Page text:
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Pride and Prejudice treats the topic of love, under the scope of marriage, by illustrating two sides of the spectrum of courtship: Love for the sake of emotion, and love for the sake of convenience.
Within these parameters, love is represented almost as an emotional by-product that may hinder the networking and enriching opportunities that a "good" (financially beneficial and arranged) marriage brings with it.
The novel presents marriage and courtship during a time when women are limited to being another object within a household. Under these circumstances, marriage serves as the only mean of social and financial freedom for women.
When love and emotion come in between, these feelings are often disregarded in favor of a common-sense marriage where both parties are financially satisfied.
In Pride and Prejudice we find that the couples who searched for true love, and sincerely cared for each other, ended up "happily ever after". Elizabeth states from the beginning that she will marry for love, and love alone. She encourages Jane to do the same. They both are victorious in the end. Contrastingly, those who married for convenience or for financial interest, such as Charlotte Lucas and Mrs. Hurst, were essentially unhappy wives with boring lives and only the title of "Mrs." to show for.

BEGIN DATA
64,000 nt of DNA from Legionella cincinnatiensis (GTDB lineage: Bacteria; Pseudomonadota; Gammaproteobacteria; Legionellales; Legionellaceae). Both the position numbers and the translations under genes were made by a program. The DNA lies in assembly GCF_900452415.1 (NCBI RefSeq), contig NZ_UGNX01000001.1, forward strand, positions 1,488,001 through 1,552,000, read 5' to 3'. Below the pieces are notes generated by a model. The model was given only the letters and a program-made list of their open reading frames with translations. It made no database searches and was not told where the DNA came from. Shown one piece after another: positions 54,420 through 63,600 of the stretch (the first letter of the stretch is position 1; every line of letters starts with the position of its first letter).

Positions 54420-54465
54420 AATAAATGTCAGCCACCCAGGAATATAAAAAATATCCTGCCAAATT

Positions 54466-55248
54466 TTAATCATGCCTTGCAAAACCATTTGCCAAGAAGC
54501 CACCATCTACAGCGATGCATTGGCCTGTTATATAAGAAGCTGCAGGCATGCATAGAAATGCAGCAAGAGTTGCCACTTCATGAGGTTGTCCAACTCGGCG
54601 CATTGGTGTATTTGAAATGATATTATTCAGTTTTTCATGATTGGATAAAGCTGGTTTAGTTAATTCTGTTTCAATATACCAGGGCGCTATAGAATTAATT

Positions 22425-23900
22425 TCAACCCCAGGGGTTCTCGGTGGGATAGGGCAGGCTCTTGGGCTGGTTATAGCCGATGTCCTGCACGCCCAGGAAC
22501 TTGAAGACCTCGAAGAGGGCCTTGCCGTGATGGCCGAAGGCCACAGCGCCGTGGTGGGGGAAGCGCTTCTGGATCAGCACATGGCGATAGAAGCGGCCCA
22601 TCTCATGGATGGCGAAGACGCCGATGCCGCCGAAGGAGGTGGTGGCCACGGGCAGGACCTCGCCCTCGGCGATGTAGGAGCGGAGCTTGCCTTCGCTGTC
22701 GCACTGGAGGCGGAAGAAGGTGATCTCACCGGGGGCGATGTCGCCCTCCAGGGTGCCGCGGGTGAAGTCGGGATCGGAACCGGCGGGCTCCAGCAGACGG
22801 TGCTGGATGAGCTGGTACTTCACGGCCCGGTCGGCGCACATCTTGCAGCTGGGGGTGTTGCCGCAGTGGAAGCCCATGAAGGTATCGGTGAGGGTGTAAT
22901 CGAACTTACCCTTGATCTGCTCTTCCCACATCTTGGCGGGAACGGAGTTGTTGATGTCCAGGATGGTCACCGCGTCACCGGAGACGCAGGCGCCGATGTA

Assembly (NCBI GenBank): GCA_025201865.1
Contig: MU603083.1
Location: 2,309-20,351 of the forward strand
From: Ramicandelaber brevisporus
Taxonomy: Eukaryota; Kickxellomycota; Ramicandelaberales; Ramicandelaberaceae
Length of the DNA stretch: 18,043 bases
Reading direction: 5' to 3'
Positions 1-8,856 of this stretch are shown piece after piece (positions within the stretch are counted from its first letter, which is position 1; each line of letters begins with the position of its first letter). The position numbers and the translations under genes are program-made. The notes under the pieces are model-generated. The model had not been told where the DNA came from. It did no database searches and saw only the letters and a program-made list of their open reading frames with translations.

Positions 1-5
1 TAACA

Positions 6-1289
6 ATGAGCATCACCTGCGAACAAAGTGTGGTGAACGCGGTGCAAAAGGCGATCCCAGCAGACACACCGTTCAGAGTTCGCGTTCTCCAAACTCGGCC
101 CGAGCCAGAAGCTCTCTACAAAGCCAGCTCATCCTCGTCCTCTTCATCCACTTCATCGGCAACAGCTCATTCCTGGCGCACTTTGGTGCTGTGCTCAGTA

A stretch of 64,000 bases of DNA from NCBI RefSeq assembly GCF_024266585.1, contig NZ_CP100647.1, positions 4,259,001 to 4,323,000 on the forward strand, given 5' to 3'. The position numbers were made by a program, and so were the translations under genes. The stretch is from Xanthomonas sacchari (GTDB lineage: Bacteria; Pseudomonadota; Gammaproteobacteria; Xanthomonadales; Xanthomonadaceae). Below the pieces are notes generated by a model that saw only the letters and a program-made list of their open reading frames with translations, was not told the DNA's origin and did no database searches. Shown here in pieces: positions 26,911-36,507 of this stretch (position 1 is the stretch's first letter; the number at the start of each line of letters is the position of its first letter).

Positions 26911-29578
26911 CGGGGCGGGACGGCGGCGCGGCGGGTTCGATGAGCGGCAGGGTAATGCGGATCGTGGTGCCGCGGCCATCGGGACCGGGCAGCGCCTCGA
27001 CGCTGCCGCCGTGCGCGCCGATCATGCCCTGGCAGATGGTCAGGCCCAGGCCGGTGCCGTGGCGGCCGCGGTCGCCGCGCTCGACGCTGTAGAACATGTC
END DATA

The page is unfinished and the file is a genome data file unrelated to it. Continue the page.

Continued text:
This being said, Pride and Prejudice clearly sends out the message that marriage should be a choice made out of love with the aim of solidifying the relationship of two people over time. Contrastingly, marriage alone will only lead to a disastrous life of loneliness, boredom, and dissatisfaction.
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